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Rural Issues

The importance of rural

Lincolnshire county and the GLLEP area is large and sparsely populated, and it is easy to take rurality for granted. The nature of the rural area impacts on the opportunities and challenges faced by people and businesses, and on quality of life. There are challenges of delivering services in rural areas due to distance and sparsity, which has been defined as the triangular dilemma of rural service delivery[1]. The three corners of the triangle are:

  • the delivery of a high quality service
  • keeping unit costs low, and
  • achieving a good geographical spread of outlets such that the less mobile are not excluded.

Service outlets can frequently meet two of the three factors, but achieving all three in rural areas where service users are small in number and geographically spread is often impossible. The rural dilemma applies equally to commercial and voluntary services, as well as to public ones. Rural pilot and community projects, such as multi-use centres, often seek to mitigate the rural dilemma. The increasing availability of information and services online is also a factor.

Defining Rural

The Office for National Statistics has published a Rural Urban Classification system, and the latest version is based on the 2011 Census. Under this system rural areas are defined as anywhere which is not a settlement of 10,000 people or above. This simple Rural/Urban split is useful to compare statistics and can be applied to data available at Census Output Area (COA), Lower Layer Super Output Area (LSOA), Middle Layer Super Output Area (MSOA) or 2011 Ward level.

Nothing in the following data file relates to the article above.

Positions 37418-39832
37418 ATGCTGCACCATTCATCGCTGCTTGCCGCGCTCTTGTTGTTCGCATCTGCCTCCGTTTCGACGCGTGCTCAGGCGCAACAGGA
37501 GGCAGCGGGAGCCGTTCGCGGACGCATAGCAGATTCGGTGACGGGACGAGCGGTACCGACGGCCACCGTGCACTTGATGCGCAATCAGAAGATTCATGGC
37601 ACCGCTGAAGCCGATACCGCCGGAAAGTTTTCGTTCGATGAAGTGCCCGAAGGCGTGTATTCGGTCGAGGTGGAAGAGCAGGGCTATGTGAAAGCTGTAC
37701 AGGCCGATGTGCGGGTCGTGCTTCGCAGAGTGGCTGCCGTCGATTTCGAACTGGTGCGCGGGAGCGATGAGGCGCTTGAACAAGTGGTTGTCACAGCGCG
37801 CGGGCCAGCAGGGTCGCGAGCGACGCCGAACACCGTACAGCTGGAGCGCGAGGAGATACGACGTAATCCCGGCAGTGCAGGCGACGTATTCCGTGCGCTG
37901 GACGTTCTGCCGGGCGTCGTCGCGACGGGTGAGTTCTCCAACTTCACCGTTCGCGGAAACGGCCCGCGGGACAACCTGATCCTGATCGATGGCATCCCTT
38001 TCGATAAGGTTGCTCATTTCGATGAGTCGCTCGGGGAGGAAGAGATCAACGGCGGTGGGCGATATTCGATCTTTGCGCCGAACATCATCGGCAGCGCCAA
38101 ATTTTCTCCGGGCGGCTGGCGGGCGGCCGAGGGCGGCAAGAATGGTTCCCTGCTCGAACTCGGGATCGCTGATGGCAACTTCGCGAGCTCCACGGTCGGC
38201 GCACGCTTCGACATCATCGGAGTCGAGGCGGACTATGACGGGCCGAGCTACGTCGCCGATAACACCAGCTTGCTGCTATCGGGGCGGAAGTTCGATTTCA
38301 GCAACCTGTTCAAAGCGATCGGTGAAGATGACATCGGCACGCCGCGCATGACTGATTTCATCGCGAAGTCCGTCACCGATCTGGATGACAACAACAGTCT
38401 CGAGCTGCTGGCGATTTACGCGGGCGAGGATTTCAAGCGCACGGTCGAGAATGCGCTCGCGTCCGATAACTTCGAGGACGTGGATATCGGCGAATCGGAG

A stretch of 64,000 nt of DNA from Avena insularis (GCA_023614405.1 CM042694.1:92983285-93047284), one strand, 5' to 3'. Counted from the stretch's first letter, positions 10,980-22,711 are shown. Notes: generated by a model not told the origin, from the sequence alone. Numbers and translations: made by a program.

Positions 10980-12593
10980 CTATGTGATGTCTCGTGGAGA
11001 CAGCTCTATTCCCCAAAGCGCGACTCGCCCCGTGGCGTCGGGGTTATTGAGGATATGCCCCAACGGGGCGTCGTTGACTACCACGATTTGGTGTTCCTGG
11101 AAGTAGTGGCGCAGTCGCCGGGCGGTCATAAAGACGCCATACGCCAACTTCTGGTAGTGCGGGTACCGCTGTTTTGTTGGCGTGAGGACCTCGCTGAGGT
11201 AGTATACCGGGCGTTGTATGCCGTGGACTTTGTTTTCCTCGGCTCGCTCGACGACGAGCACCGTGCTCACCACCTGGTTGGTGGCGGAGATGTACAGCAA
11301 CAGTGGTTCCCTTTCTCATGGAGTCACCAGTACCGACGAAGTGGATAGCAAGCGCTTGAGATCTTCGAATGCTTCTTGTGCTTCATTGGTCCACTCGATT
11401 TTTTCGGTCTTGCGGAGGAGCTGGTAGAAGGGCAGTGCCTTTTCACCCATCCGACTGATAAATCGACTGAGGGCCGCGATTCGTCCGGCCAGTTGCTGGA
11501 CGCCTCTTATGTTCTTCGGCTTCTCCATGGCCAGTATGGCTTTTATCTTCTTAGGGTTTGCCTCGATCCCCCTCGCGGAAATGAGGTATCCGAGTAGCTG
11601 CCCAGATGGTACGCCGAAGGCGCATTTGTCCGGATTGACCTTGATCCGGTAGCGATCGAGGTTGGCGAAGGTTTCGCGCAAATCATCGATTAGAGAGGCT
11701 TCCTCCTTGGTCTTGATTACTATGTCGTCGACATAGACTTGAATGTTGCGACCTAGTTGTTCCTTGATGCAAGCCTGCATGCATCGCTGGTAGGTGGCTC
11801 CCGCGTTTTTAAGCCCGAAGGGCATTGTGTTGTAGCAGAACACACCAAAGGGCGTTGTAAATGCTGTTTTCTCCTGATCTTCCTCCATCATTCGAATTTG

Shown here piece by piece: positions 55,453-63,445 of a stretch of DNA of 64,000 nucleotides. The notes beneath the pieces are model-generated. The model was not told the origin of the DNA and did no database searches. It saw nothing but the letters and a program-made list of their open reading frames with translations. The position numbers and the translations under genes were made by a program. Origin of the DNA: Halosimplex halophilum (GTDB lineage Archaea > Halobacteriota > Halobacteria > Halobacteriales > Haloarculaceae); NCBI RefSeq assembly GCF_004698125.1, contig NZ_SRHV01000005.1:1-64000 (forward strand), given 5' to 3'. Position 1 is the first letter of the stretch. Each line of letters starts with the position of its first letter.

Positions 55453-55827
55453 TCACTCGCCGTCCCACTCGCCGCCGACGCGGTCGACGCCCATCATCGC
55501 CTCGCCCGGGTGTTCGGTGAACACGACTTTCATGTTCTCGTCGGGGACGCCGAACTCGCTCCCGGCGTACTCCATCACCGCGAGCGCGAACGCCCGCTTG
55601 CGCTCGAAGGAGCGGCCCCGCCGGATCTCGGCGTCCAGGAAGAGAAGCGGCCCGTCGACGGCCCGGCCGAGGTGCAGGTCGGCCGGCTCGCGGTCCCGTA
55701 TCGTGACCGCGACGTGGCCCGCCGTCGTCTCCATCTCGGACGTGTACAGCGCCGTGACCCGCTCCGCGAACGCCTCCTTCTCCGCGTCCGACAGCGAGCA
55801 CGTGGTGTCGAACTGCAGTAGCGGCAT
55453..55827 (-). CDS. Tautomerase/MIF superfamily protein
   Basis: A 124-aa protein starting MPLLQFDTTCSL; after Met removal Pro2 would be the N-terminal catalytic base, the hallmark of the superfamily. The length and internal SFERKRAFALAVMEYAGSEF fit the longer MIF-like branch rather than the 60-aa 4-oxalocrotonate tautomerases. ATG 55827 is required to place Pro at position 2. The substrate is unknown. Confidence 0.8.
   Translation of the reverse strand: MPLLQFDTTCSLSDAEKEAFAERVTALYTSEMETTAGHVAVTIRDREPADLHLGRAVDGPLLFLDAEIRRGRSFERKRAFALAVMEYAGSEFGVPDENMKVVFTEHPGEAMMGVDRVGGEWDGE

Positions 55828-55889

For more detailed analysis the system also subdivides rural urban as follows:

  • Urban major conurbation
  • Urban minor conurbation
  • Urban city and town
  • Urban city and town in a sparse setting
  • Rural town and fringe
  • Rural town and fringe in a sparse setting
  • Rural village
  • Rural village in a sparse setting
  • Rural hamlets and isolated dwellings
  • Rural hamlets and isolated dwellings in a sparse setting

For more details about the Rural/Urban classification system read the ONS Rural Urban Classification Leaflet.

How Rural Is Lincolnshire?

Lincolnshire is a large and sparsely populated county. In England 18% of the population[2] live in rural areas, that is in towns of less than 10,000 people, in villages, hamlets or isolated dwellings. In Lincolnshire the figure is 48%.

  • Rural areas make up 95% of the land area[3] of Lincolnshire.
  • Lincolnshire has the 16th highest county population[2] in England but the 5th highest population of people who live in rural areas.
  • Over half (52%) of the county's older people[2] (age 65 and over) live in rural areas.
  • In rural areas older people[2] (age 65 and over) account for 23% of the population as opposed to 19% in urban areas.
  • Almost half (48%) of all business units[4] in Lincolnshire are in rural areas.

References

  1. Moseley M (2000) England’s village services in the late 1990s Town Planning Review 71, 4
  2. ONS Census 2011
  3. ONS Standard Area Measurement (SAM) for 2011 output areas
  4. ONS Inter-Departmental Business Register (IDBR) 2011/2012